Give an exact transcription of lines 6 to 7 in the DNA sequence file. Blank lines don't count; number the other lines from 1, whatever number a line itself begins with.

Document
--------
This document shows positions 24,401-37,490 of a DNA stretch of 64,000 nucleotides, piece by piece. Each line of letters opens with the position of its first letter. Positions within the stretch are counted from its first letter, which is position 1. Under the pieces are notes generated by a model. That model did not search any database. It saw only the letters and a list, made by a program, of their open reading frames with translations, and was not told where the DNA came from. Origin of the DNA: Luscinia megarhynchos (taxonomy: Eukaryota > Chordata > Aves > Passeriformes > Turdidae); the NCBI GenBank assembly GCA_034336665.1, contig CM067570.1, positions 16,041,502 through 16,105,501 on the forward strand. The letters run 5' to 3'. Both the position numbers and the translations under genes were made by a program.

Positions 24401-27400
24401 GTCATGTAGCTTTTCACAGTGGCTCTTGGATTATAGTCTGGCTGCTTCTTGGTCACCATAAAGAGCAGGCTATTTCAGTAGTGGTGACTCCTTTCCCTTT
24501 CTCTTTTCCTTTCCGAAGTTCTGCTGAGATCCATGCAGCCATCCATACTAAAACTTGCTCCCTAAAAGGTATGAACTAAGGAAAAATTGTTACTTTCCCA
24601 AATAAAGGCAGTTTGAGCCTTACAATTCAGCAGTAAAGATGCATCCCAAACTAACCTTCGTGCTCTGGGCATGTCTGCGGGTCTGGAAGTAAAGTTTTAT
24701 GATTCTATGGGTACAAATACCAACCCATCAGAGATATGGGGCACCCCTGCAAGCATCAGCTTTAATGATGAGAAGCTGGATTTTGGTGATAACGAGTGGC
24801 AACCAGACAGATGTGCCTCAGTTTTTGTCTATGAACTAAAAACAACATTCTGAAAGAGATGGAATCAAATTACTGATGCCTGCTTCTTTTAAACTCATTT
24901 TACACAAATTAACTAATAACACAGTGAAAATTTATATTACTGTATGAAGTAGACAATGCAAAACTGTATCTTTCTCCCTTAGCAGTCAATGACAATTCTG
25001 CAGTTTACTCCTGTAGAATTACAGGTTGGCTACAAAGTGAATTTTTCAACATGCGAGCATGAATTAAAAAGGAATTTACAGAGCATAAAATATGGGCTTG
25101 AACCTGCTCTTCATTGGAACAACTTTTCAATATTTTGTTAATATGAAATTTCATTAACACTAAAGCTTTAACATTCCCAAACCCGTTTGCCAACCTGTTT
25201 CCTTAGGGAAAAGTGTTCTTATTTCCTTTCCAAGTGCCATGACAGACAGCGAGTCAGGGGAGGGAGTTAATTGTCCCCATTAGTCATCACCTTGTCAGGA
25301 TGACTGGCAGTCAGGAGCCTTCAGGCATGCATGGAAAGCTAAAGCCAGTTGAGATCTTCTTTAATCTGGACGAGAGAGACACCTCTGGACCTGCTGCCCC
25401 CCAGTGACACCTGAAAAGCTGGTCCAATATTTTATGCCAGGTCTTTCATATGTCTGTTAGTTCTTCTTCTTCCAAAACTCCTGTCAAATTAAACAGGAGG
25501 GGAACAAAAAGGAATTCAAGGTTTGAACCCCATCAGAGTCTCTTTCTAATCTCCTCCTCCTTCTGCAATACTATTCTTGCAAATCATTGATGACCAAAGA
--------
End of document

24701 GATTCTATGGGTACAAATACCAACCCATCAGAGATATGGGGCACCCCTGCAAGCATCAGCTTTAATGATGAGAAGCTGGATTTTGGTGATAACGAGTGGC
24801 AACCAGACAGATGTGCCTCAGTTTTTGTCTATGAACTAAAAACAACATTCTGAAAGAGATGGAATCAAATTACTGATGCCTGCTTCTTTTAAACTCATTT